The electric vehicles revolution is here! Or is it? If it is, when did it start? If it isn’t, then what’s all the fuss about?
Pondering these questions to me is like trying to figure out what will happen after Brexit – if it happens at all. Hey! Let’s leave it there shall we?!
Anyway, back to electric vehicles. Are they really that revolutionary? After all, Thomas Parker made a good attempt at commercialising an electric vehicle in 1884 and, a bit like the Tesla story, it was all about the battery. In fact, there were twice as many electric vehicles registered in the USA in the early part of the 1900s as there were gasoline vehicles. People were even thinking about fast charging and battery exchange schemes around this time. So electric vehicles are far from new, and certainly aren’t as revolutionary as the introduction of the automobile itself.
The demise of electric vehicles in the 1920s was largely due to the growing abundance of oil and gasoline. Petrol engines could go further and take you there faster. Ironically, nowadays it’s oil again that is driving change. I guess you could liken it to the shift from horse to car in the early 1900s. Back then it was horse droppings piling-up on our streets. Now it’s gigatonnes of CO2 piling-up in our atmosphere.
My interest in electric vehicles stems from the materials used and the constant need for lightweighting.
Quite clearly the lightweighting trend will continue for decades, even with improved power density, as we strive to go for longer and to get there faster. Innoval is dedicated to this weight reduction initiative, and several of our collaborative projects are focused on this. Within these projects alloy developments mean aluminium can perform in areas previously reserved for steel, such as in crash structures.
We are also helping to develop forming technologies that rival the speed and simplicity of traditional cold stamping, while preserving the high strength properties of the aluminium alloy used.
The Innoval team is also participating in projects to develop recycling routes for the aluminium scrap already in the system. Imagine being able to successfully sort mixed grade scrap from a variety of sources, whether it be cast, extruded, or rolled. Then being able to segregate it into distinct grades for remelting and reintroduction into the casting or rolling process. This is the kind of thing we do with our clients, and we do it well. The aluminium advantage keeps on getting bigger!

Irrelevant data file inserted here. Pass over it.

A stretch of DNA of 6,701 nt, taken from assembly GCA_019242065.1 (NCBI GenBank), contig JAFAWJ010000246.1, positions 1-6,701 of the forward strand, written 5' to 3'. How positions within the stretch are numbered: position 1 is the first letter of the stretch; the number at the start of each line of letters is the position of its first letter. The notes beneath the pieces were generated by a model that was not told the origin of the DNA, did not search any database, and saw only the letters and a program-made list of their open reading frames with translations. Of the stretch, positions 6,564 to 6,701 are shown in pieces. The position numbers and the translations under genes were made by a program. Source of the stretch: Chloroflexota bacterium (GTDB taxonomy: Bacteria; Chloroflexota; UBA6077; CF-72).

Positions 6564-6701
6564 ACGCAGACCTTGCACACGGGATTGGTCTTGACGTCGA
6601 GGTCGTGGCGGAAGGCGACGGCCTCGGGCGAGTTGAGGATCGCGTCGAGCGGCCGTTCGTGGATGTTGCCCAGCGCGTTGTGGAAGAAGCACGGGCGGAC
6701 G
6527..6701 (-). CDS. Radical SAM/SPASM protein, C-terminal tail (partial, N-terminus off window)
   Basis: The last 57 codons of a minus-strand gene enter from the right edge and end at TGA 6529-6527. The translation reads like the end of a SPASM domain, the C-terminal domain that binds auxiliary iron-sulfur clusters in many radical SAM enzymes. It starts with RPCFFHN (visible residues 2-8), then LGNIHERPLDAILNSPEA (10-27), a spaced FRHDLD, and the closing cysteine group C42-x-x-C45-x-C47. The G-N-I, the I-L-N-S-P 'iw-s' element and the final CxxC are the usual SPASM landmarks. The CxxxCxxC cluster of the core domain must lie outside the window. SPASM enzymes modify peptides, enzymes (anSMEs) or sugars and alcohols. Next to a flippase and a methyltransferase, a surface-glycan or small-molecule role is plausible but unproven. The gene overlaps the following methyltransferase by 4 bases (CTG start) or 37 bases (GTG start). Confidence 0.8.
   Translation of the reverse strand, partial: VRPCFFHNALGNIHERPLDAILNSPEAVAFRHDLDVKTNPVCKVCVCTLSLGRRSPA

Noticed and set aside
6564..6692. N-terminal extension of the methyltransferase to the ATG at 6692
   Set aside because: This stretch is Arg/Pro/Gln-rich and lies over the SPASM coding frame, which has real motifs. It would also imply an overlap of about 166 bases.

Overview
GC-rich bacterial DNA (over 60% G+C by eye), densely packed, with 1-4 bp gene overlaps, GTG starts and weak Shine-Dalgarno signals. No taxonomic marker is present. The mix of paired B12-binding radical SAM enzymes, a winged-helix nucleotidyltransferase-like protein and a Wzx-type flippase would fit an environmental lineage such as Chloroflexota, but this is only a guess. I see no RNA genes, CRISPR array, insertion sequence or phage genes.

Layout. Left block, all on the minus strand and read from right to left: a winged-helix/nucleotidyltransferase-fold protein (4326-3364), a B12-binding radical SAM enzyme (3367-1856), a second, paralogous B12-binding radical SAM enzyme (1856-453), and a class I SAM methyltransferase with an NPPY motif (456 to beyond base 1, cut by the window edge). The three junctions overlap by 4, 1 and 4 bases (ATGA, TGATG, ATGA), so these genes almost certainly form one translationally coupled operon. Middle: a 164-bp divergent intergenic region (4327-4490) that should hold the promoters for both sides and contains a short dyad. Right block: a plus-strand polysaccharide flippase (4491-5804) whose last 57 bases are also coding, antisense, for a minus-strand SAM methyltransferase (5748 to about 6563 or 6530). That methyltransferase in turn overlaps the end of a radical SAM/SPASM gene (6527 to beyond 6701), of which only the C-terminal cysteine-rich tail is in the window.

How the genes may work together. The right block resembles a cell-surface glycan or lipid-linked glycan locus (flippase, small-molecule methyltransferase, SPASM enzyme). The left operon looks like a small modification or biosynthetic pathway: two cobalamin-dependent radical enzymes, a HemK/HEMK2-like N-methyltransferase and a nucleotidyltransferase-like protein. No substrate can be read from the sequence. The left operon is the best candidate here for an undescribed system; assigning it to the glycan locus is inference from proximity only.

In my ponderings I got to thinking about autonomous vehicles and the impact that they will have on vehicle design and use.
We can already describe many of today’s cars as ‘autonomous ready’. They have sophisticated sign-recognition 360o cameras, anti-collision and lane departure warning systems, pop-out cupholders…you get my drift. However, one thing is in the way of full-scale, fool-proof autonomous vehicle take-up. There’s around 1.25 billion non-autonomous vehicles which we somehow need to work out of the system. It’s going to take some time.
In the meantime, software engineers must devote a considerable amount of their effort into designing systems around people (like me) who punch the air whenever they go through the gears perfectly smoothly on a hard acceleration. I must add, for legal and safety reasons, I perform the air punch retrospectively and in stationary traffic! Anyway, I digress, or you could say I’ve drifted into another lane.
Back to lightweighting. So, how far can we go? Well, here’s food for thought. In the new age of fully autonomous passenger transportation modules, will we see the need for lightweighting disappear altogether? After all, these transportation modules will never crash into one another (or into anything for that matter). Gone will be those heavy crash structures (they’re for crashing, right?). And there’ll be no battery as by then some bright ‘spark’ will have perfected Inductive Power Transfer (like on your toothbrush). Actually, IPT isn’t a pipe dream. The batteries of electric cars could soon be charged wirelessly as they drive on the roads, as part of a new £40 million ($53 million) UK Government proposal. Let’s hope they sort out the potholes first!
I’m guessing it will be decades before we have fully autonomous cars – and I don’t think it will be revolutionary. As we’ve seen since the horse and carriage fell out of favour, I think the process will be more ‘evolutionary’. In the meantime, the aluminium industry will be busy today and in many years to come, shaping the future of transportation. On that note, I will put my thoughts aside of a brave new world where ‘sometime in the future’ people will be shuttled around in Zorb-like inflatable cars that can be conveniently collapsed away at your journey’s end and put, well, into the back of your car?
Inflatable car image courtesy of Bloon
This blog post was originally written by Steve Montisci who has now left the company. Please contact Dr Mike Clinch if you have any questions.